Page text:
How can we have a shared media experience with such an inconceivable volume of images? To gain a significant audience on YouTube, one must be humorous, outrageous or remarkable. Is your kitten wrestling a German shepherd? Is your daughter spewing racist rants against Japanese students calling home? Is your three-year-old prodigy playing Mozart sonatas?Him recognizing this is a very good thing, but I am curious as to know what World Vision is doing about it.
Like many people, my optimism, fortunately, is stronger than my frustration. Optimism that people will demonstrate compassion and generosity to those devastated by the earthquake and tsunami in Japan.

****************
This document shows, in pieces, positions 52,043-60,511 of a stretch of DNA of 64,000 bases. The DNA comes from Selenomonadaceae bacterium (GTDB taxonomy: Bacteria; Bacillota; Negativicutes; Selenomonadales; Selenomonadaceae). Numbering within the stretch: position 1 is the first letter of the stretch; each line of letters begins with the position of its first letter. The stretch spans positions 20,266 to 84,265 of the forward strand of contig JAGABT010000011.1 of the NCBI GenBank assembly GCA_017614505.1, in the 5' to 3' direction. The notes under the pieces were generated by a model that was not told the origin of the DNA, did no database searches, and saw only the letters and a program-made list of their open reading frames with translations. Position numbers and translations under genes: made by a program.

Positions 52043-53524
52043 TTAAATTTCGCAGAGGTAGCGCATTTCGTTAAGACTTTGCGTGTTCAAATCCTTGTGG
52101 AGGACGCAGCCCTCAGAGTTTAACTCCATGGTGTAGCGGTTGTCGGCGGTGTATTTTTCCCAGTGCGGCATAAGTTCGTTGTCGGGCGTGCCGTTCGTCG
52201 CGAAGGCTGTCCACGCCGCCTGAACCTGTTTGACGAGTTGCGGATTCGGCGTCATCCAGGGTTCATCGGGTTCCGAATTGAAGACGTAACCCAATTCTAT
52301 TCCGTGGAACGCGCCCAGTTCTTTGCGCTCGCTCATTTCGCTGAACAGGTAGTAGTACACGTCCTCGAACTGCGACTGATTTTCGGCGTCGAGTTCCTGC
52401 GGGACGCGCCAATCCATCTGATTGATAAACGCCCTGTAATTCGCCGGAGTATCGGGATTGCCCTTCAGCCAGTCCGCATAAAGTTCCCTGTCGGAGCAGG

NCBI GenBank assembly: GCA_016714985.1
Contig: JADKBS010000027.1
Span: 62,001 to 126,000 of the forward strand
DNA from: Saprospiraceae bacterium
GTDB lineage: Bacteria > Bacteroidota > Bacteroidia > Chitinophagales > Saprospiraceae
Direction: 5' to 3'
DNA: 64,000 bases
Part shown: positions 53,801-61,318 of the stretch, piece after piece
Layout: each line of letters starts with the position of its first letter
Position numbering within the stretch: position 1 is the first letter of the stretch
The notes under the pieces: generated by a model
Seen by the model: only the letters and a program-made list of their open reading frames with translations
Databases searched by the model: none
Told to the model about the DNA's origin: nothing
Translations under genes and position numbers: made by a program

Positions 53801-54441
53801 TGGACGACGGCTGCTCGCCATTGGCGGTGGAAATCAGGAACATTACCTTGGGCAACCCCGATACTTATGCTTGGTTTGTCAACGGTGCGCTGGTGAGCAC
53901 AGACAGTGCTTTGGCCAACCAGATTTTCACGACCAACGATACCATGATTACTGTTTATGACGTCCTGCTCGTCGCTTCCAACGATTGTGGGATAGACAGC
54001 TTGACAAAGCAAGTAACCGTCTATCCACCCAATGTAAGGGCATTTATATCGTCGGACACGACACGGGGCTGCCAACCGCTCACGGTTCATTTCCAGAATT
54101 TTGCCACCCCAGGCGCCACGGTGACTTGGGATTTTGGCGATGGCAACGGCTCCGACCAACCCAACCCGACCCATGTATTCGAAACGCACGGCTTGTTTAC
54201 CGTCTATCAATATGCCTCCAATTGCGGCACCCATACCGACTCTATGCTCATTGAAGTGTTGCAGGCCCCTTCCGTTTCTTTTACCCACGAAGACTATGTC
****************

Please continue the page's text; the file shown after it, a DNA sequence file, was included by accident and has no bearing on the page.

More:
Optimism that freedom fighters in Arab countries will prevail over dictatorships.
Or optimism that, someday, we will not need shared media experiences to instill a deeper desire in all of us to help victims of poverty and injustice, that we will respond to pain and suffering using our heads -- not only when our hearts are pierced by images.
So, WV USA, if you happen to read this blog at all, how about a post which addresses how World Vision plans on working towards a time when images will not be needed to move people to act?